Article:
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Are We Witnessing the Beginning of the End for Big Pharma?

by Daniel R. Matlis 

Recently I attended a Pharmaceutical Industry panel and heard a high ranking industry executive illustrated the beginning of the end for the Pharmaceutical Industry.

He described the last 30 years as the golden era for research based Pharmaceutical companies. He lamented that most of the “easy drugs” have been invented and explained that the rate of invention for new pharmaceuticals is slowing.

In addition, 20 years from the invention date, the drug goes off patent (it typically takes 12 to 15 years for a drug to get approved after invention) and a robust generics industry is ready to take the drug off Big Pharma’s hands.

He went on to say that it’s only a matter of time before all pharmaceutical compounds are discovered and developed, at great expense to big pharmaceutical companies. These drugs will then be produced by the generics industry, and sold at a much lower price.  He questioned whether, at that point in time, there will be anybody around to develop new pharmaceuticals.

As I was listening, I thought about the saying “the only constant is change”. I assumed this was a relatively recent refrain, maybe dating back to the industrial revolution. After some research I found, to my surprise, that the phrase was coined nearly 2500 years ago by the Greek philosopher Heraclitus.

It makes sense; after all, human progress has demanded change throughout history. The stone-smith was put out of a job by the bronze-smith and he in turn by the iron-smith and so on. And one day, the Pharma-smith will be put out of a job by the personalized-medicine-smith. This cycle will go on until the end of time, or until we stop progress.

Is Big Pharma doomed?

This reminds me of the movie “Millennium”.  As the film is about to end, Kris Kristofferson and Cheryl Ladd step into a worm hole to the unknown. A voice says: “It is not the end.  It is not the beginning of the end.  It is the end of the beginning”.

So too, in our industry, we are not witnessing the beginning of the end of our fight against disease and human suffering, but the beginning of a new chapter.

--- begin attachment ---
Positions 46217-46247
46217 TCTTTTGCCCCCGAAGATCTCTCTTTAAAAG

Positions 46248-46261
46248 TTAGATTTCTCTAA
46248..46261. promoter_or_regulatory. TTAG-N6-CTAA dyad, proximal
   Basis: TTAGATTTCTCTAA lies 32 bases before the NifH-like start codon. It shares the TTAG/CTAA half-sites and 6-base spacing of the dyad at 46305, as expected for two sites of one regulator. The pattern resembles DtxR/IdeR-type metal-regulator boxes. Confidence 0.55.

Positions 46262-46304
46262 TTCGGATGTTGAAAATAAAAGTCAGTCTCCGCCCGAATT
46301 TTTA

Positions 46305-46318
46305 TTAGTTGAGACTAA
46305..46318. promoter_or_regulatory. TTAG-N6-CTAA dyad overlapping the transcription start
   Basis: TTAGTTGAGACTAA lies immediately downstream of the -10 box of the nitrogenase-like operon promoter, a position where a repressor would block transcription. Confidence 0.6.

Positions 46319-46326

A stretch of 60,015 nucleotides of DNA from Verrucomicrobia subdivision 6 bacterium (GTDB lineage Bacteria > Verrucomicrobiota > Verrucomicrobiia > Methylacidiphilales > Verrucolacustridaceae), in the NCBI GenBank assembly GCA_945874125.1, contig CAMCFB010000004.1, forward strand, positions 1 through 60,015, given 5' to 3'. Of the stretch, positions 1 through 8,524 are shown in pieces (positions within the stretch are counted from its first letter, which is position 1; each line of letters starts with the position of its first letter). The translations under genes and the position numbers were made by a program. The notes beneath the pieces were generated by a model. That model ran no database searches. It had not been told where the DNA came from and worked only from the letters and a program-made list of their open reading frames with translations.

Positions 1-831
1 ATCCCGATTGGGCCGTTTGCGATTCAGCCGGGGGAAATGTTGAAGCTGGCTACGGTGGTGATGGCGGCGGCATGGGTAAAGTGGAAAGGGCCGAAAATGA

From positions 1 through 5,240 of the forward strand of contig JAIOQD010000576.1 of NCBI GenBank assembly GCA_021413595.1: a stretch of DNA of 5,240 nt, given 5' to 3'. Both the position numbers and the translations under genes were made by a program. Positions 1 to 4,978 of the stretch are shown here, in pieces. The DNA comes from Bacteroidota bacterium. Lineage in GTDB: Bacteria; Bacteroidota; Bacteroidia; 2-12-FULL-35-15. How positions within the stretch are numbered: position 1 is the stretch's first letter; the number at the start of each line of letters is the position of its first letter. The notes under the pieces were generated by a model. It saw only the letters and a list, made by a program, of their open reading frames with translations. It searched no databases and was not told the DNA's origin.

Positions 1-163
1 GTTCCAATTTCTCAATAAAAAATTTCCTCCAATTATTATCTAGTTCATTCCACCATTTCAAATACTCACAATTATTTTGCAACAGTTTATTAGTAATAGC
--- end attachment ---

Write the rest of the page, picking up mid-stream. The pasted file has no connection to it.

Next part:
As I discussed in “Chemicals to Cell Culture“, the Life-Sciences industry is undergoing a metamorphosis. Historically separate disciplines, like pharmaceuticals, devices, diagnostics, biotech, and nanotech, are converging.

This convergence is enabling the development of personalized treatments in our quest to eradicate disease and end human suffering.

In my opinion, those Life-Science companies that embrace change and seek new technologies will not only survive but thrive.

Those who hope that it will go away, will go the way of the stone-smith and the bronze-smith and the….


Bio Strategy Partners Adds Axendia to Member Roster

Axendia.jpg BioStrategyPartners.jpg

BioSP supports the development of Life-Science Companies in the Tri State region (PA, NJ, DE)

CONTACT: Monica Malave
Director, Marketing & Communications

Yardley, PA, November 9, 2006 –  Axendia, a trusted advisor to Life-Science Executives on Business, Regulatory and Technology strategies, today announced that it has joined Bio Strategy Partners (BioSP).

BioStrategy Partners’ mission is to provide discovery, pre-seed and seed Life-Sciences companies within the Tri State region (PA, NJ, DE) with the tools to help them grow their businesses to the next level. BioStrategy Partners utilizes its portfolio of extensive experience and strength in both scientific and business expertise, to enable small and emerging companies leverage their discoveries within their communities. Providing the tools to enable the earliest of Life-Sciences attain a dominant position within the industry.

“We are pleased to have Axendia, a leading advisory firm in the Life-Sciences Market, as a member of Bio Strategy Partners” said Joel Smith, Chairman of the Advisory Board, BioSP. “We are dedicated to merging solid science with good business practices allowing pre-seed companies to survive the critical phases of development. Axendia’s deep understanding of the Business, Regulatory and Technology issues in this industry will be of great value to our member companies”

“The Philadelphia region is the cradle of American healthcare and Life-Sciences”, said Daniel R. Matlis, founder and President of Axendia. “We share BioSP’s goal to nurture entrepreneurial and emerging Life-Science companies in our community to support their quest to improve patient’s lives, relieve human suffering and contribute to the economic development in the region. We are honored join Bio Strategy Partners in this noble cause”

About Axendia:
Axendia is the leading analysis firm focused strictly on the Life-Sciences and Healthcare markets. Our Mission is to be the most trusted advisor to Life-Science Executives on Business, Regulatory and Technology issues. With over 16 years experience in the Life-Sciences and Healthcare industries, Axendia provides a unique combination of hands on experience coupled with strategic vision. This enables us to successfully identify, create and execute strategies which provide lasting business value for our clients. Additional information on Axendia’s can be found at

About the Bio Strategy Partners: